He sometimes cosplays as Sirius Black, so I put the constellation of Canis Major, and the bright star Sirius, behind him. Orion is there, too, because the hunter loves his dog, and I worked in the hare so he’d have something to chase.

I might possibly have really enjoyed astronomy as a kid. Mostly the names of the stars and the myths they were named after. I can’t find hardly anything in the night sky. I’m sure it helps that I’ve never lived someplace with a really properly dark sky.

We went to a dark sky park one time, but there was too much cloud cover and moonlight to see stars.

Someday.

Green Thumbs and Paint

It’s well reported that plants clean the air. Green is a relaxing color, and the outdoors is proven to reduce stress, etc. etc.

I *love* plants. I have a harder time walking out of a garden center empty handed than just about any other type of store. I tried counting over the winter, how many plants were in my house—not even really counting the army of annuals that I’d moved from my deck to the guest room upstairs—and I lost count. The plants winter in the guest room because it is the brightest room in the house and they would all die if I tried to keep them somewhere else.

So Green. Done this winter.

It’s scientifically proven. Oy. Poor things. Every winter I drag in my herbs with the hope that I can keep them alive indoors, but they never quite make it through with the limited light. This winter I bought a grow light in February, and more of them made it than before.

If I did the plant count today, there would be…um…sixteen on the main floor and fifteen on the bedroom level. Not counting the plants in with the fish (three bettas in three bowls). And that’s with all the other plants out for the summer (including my lemon trees, rose of Sharons, clematis, and assorted herbs).

I suppose that makes it sounds like I have a green thumb…it’s more that I read labels.

When I don’t read the label, I buy plants that won’t ever survive in my house and they die. This is what happens in the fish tank (to be fair, though, the labels on those plants are utterly useless), and I have yet to sort out what’s going on there. Java ferns, anarchis, nameless ground covers…all die. I’ve only just turned to the internet for solutions, feeling pretty dumb for taking so long. Apparently, they sell substrate just for water plants, to build a proper eco system with bacteria and everything. Not to mention even water plants need light.

We’ll see how that experiment goes.

This was from a year or so ago.

For all this…you’d think I’d be better at painting them, but I feel woefully inadequate. It has taken me forever to render a succulent that I actually felt proud of. But, I did! Finally. I’ve managed a little better with roses, but I’ve been at roses longer.  

I guess that’s a huge part of both gardening and painting, you just have to keep practicing, keep training the eye, keep trying. And…possibly read the instructions.

(A number of these pieces are for sale on Redbubble)

A love affair with birds

I don’t know who started it, but I belong to a family of birders. Compared to a truly avid birder, we aren’t, but compared to the folks who aren’t sure what a robin is, we’re absolute bird nerds.

I think this is a wren. I should have written it down.

Growing up, we had a couple blue bird houses in back and a hummingbird feeder hanging off the deck. But my grandparents maintained a monstrous contraption of a bird feeder, with suet, thistle, sunflower, and probably a couple other extensions. My grandfather had a longstanding contest with the local squirrels, but unlike me he was actually pretty successful in building baffles to keep the little moochers off. It wasn’t until recently that the trees had gotten too big and too close, and the squirrels could just LEAP directly onto the feeder.

But for years, the squirrels foraged under the feeder and the birds fed at their appointed places and splashed in their heated (in winter) birdbath.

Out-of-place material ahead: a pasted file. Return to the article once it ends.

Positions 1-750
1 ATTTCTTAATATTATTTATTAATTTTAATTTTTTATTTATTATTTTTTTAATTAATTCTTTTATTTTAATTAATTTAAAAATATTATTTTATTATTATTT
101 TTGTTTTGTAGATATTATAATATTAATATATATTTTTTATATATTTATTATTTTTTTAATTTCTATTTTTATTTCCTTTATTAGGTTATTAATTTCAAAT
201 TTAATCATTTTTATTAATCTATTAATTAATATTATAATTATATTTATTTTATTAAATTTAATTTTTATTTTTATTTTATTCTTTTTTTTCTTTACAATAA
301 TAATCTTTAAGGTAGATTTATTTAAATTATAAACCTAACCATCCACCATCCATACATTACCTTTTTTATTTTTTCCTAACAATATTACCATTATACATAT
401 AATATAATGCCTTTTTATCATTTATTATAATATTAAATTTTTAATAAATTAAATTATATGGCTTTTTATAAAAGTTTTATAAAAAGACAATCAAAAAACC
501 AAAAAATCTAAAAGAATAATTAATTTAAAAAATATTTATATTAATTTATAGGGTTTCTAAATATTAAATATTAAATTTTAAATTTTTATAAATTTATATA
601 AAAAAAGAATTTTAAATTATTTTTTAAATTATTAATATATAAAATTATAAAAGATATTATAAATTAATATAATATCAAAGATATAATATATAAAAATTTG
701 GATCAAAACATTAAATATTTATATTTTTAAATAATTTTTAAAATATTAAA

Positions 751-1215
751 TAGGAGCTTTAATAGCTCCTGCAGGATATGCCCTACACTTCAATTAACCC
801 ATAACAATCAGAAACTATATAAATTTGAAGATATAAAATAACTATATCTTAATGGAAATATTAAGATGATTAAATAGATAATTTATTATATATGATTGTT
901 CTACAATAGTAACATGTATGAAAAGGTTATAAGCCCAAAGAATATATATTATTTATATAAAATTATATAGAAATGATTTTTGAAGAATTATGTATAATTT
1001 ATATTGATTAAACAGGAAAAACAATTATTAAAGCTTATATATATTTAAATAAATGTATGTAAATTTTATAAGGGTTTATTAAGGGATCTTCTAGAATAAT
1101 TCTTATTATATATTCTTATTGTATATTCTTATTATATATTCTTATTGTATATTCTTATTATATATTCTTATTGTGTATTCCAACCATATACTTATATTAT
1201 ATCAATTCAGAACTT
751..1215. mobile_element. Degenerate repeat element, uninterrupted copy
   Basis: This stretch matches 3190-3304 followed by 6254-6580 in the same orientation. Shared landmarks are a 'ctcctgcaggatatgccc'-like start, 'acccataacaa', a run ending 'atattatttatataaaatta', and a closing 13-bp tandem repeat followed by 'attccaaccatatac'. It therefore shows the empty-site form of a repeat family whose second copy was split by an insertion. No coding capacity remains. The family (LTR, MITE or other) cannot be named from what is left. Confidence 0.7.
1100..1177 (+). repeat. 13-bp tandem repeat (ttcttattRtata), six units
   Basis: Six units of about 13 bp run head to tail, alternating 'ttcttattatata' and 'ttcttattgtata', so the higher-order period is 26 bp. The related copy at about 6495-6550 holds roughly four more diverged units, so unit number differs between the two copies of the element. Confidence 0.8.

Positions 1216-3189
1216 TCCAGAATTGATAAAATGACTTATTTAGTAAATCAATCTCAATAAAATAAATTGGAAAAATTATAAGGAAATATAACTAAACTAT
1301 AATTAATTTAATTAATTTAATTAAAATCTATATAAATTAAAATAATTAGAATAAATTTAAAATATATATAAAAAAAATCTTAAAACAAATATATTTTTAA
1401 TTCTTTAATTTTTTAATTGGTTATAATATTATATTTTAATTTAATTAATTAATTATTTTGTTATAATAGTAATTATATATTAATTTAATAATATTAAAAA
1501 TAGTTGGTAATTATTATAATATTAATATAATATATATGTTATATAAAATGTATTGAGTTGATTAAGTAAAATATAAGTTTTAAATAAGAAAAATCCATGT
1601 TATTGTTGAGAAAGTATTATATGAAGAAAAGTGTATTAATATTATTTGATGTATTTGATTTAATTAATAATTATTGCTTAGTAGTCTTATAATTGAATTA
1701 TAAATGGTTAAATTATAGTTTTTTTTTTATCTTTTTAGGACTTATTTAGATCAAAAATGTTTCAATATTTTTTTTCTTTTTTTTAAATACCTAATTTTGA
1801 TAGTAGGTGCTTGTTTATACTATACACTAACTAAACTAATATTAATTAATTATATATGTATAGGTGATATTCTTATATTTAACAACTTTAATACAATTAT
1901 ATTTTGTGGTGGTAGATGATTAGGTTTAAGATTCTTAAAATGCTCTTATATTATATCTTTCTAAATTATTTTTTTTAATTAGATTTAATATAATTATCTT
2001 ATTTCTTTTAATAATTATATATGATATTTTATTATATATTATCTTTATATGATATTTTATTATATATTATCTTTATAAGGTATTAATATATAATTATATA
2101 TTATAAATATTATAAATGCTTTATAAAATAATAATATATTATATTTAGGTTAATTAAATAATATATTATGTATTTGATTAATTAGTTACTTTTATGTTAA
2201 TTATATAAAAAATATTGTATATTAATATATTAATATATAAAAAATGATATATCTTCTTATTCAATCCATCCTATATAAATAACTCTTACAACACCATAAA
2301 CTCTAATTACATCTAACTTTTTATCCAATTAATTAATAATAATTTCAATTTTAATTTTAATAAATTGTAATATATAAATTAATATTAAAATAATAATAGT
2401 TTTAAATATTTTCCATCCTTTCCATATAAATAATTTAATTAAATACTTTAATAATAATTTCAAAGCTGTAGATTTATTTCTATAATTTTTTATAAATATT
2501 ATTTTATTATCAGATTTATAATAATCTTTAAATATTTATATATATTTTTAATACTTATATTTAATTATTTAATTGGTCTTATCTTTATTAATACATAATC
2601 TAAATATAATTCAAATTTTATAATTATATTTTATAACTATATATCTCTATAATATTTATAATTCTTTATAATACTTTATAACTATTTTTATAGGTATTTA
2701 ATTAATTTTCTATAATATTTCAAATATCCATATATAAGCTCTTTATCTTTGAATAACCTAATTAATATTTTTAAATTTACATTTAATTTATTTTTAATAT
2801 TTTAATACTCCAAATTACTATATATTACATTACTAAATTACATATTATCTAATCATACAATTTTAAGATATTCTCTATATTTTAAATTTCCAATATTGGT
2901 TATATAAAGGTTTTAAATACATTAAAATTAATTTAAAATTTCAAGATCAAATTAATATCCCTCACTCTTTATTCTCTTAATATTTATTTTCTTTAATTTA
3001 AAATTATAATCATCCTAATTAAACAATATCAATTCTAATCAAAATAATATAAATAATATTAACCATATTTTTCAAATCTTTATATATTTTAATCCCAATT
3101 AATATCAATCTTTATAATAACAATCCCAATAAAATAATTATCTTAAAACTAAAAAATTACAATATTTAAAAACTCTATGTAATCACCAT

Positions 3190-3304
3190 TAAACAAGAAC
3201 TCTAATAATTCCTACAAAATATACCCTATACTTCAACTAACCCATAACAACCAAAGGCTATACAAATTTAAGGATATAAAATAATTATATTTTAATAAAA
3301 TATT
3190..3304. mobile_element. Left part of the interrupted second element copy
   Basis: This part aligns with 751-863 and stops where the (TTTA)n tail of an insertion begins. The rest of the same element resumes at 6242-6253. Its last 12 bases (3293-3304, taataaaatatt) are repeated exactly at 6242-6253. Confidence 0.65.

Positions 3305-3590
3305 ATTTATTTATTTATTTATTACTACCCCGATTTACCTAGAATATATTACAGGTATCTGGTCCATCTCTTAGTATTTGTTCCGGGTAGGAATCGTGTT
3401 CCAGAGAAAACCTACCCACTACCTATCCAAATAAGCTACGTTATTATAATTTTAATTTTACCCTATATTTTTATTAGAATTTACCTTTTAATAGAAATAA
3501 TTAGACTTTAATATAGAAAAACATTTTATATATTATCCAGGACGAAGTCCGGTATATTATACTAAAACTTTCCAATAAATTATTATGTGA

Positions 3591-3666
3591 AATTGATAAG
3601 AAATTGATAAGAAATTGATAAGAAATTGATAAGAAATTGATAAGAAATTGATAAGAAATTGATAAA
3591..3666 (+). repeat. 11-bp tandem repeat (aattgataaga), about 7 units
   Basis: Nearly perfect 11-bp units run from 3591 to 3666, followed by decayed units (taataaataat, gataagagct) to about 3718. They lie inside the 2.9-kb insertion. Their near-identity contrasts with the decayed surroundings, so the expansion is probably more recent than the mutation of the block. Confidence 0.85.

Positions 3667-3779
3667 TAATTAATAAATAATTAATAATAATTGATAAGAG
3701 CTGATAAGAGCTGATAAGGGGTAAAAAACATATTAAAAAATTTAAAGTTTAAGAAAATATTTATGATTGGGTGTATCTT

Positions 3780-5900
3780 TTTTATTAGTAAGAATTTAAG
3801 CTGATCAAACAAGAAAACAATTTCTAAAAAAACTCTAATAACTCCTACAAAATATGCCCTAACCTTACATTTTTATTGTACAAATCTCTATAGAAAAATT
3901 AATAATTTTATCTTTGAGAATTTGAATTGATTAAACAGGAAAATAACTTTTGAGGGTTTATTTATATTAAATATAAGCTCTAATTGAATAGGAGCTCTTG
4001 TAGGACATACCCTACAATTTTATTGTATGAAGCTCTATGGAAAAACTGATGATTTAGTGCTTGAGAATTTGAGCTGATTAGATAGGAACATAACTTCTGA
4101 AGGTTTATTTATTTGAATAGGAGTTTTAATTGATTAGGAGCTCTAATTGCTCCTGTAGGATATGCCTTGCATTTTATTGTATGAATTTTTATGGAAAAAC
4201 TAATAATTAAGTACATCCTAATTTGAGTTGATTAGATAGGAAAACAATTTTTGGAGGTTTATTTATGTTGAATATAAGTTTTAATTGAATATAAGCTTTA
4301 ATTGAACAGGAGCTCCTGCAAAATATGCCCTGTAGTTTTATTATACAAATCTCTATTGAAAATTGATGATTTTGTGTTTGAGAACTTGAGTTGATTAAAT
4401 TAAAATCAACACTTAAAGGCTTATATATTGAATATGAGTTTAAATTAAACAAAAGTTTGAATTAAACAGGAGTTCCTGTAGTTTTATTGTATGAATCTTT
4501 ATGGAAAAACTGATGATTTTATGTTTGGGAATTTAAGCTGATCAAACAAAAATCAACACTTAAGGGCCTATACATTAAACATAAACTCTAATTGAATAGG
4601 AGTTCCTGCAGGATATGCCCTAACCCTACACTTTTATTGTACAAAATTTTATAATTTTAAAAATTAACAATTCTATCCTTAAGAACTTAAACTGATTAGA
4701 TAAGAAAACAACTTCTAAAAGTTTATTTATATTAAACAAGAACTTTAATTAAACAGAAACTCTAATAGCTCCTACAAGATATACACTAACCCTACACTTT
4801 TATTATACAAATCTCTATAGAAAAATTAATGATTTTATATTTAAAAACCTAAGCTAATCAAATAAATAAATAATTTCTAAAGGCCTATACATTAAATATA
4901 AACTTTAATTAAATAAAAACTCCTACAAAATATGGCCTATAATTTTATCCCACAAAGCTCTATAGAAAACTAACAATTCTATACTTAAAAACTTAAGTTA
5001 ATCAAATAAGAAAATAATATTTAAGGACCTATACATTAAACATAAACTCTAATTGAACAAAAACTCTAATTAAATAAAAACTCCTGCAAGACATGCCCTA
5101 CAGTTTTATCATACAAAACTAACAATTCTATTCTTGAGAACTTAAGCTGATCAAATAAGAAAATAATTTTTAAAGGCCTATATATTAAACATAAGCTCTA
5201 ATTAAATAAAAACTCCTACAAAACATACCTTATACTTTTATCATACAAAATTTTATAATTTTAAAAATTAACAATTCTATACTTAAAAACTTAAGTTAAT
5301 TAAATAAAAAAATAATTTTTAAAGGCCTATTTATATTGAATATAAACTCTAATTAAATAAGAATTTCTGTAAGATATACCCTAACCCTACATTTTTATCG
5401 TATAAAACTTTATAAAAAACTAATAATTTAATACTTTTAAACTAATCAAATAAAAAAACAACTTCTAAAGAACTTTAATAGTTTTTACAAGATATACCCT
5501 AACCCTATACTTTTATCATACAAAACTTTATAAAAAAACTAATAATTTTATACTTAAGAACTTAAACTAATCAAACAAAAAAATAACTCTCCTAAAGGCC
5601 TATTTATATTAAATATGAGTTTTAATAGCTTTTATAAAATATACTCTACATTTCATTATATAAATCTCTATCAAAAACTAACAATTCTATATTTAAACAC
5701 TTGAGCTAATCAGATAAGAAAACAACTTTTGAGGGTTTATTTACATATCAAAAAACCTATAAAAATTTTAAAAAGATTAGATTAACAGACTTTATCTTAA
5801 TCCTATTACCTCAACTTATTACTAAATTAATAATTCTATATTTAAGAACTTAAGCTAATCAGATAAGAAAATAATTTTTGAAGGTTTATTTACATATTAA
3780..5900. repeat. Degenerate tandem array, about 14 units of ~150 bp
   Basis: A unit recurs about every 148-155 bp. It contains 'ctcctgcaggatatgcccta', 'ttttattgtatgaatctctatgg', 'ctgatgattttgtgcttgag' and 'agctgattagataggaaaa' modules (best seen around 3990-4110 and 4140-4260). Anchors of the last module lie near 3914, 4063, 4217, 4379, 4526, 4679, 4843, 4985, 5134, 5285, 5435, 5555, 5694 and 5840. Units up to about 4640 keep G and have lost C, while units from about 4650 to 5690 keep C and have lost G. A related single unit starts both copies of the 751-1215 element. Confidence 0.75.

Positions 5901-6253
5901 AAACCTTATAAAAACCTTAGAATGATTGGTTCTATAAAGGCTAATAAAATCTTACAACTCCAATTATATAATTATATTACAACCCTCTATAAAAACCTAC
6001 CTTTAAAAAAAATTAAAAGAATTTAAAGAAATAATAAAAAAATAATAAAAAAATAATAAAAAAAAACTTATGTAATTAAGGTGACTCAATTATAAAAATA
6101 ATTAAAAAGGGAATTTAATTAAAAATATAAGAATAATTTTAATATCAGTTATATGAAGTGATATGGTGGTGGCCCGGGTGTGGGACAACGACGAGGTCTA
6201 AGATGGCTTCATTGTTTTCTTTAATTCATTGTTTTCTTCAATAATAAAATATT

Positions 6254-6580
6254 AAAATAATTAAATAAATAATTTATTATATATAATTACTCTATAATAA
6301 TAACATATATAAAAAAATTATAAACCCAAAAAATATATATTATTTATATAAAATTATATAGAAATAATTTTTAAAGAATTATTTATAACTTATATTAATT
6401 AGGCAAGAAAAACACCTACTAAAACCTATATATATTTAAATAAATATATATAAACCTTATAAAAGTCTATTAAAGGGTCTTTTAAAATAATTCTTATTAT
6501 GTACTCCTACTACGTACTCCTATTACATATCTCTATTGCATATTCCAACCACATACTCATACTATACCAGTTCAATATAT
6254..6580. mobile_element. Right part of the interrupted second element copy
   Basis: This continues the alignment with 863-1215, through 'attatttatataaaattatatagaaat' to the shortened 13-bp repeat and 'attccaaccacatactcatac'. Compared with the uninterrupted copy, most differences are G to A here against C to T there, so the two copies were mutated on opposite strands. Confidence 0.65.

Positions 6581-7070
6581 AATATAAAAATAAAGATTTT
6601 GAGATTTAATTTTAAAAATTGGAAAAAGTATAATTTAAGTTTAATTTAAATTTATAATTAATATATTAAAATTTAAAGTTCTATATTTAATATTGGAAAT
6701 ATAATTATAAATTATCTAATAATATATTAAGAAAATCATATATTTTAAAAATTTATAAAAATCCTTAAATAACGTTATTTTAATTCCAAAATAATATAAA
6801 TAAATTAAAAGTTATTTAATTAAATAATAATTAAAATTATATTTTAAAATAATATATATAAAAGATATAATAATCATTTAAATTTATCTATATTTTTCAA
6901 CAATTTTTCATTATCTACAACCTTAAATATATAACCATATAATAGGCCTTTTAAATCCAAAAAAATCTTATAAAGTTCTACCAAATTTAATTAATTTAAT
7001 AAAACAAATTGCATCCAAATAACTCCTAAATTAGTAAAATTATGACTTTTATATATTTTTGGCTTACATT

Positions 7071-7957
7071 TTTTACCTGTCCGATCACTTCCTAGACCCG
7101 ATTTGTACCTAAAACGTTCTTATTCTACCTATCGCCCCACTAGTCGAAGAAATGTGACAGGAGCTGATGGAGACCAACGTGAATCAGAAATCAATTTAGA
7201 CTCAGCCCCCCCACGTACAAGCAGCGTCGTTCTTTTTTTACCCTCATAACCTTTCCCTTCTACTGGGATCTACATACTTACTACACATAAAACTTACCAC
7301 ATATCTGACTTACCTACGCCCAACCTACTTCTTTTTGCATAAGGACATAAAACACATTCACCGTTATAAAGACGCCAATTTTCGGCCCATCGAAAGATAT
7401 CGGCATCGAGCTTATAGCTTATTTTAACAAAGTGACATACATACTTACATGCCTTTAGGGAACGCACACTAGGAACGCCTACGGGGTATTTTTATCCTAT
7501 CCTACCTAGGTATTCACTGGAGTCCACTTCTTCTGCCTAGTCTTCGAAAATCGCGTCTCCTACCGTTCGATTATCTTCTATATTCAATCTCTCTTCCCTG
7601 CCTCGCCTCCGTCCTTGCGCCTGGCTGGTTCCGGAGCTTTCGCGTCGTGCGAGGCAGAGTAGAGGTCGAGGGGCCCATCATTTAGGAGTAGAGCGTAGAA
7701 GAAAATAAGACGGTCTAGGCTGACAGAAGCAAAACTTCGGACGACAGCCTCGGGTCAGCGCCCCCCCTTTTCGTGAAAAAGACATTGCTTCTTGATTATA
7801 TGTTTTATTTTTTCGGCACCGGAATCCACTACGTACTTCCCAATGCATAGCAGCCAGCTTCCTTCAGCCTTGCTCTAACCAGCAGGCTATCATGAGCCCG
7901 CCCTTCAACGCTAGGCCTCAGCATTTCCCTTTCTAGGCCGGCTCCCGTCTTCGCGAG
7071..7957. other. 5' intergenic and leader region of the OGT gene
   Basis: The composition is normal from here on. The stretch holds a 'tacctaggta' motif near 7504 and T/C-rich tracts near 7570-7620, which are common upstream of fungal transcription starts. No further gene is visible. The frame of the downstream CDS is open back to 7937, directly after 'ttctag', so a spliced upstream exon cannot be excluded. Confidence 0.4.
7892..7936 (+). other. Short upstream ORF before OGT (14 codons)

My Grandparents received Birds and Blooms magazine, and whenever we arrived at their house for a visit I would immediately grab a magazine and flip through the pages looking at all the spectacular, brilliantly colored, photography. I never read the full length articles, just the short little blurbs and funny stories. But oh, those pictures.

Phone calls, letters, and conversation centered on the happenings at the bird feeder—what notable bird visited, or the time the fox came through with a half-eaten something in his mouth, or the day the hawk visited and ALL THE BIRDS avoided the yard for hours. I imagine, if there were a zoologist historian at some point in the future, they would like to have my grandmother’s letters. But given that they are all written in cursive, they won’t be able to read them.

The aviary is my favorite part of the zoo, and I always try to stop and listen to the birds, even though I have only the barest grasp on which birds I’m hearing. Now that I’m grown and have a house of my own, I have a sunflower seed feeder.

I hang it off a tree branch I can reach from my deck, so I had no illusions about keeping the squirrels off—though I do throw cups of water at them sometimes when I feel like they’ve been on the feeder Every Single Time I’ve been out there.

I don’t mind at all when the cardinal in the tree outside my bedroom window scolds loudly because the feeder is empty. I love watching the housefinches, chickadees and the occasional titmouse pigging out on the feeder.

Blue Jay (those Jays…)

After a lifetime of drawing horses, I was surprised to find an affinity for birds. I really love painting birds, and half the time I really love how the paintings come out. I attribute it to the hours and hours I spent poring over Birds and Blooms, staring at breathtaking hummingbirds, titmice, tanagers, orioles, chickadees, bluebirds (east and west), blue jays (east and west)…of course, the more shy, insect eating birds I know essentially nothing about (there are armies of wrens and warblers and sparrows that I’m only seeing now because I have an uncle and an aunt who are Real Avid Birders with a Really Nice Camera).

I’ve started to experiment with different looks and feels for my bird paintings, and will probably start asking various wildlife and raptor rehabilitation centers if they are interested in having a piece to auction.

What about you? Do you bird watch? Or are birds those mysterious avian monsters from that Hitchcock movie? Which of these birds did you like best and want to see in the Etsy shop? (The Blue Vireo is already there)